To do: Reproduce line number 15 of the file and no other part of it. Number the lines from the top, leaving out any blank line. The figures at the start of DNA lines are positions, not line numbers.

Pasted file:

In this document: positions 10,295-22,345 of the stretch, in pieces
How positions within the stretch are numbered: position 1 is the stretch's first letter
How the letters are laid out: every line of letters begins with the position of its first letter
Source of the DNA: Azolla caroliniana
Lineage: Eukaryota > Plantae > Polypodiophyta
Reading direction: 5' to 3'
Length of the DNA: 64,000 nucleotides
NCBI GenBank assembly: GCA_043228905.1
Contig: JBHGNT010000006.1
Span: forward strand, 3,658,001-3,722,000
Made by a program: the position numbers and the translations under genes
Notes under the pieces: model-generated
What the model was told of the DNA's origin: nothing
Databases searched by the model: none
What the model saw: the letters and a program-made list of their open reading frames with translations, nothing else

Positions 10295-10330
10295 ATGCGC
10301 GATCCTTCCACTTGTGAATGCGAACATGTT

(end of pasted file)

What the model saw: the letters and a program-made list of their open reading frames with translations, nothing else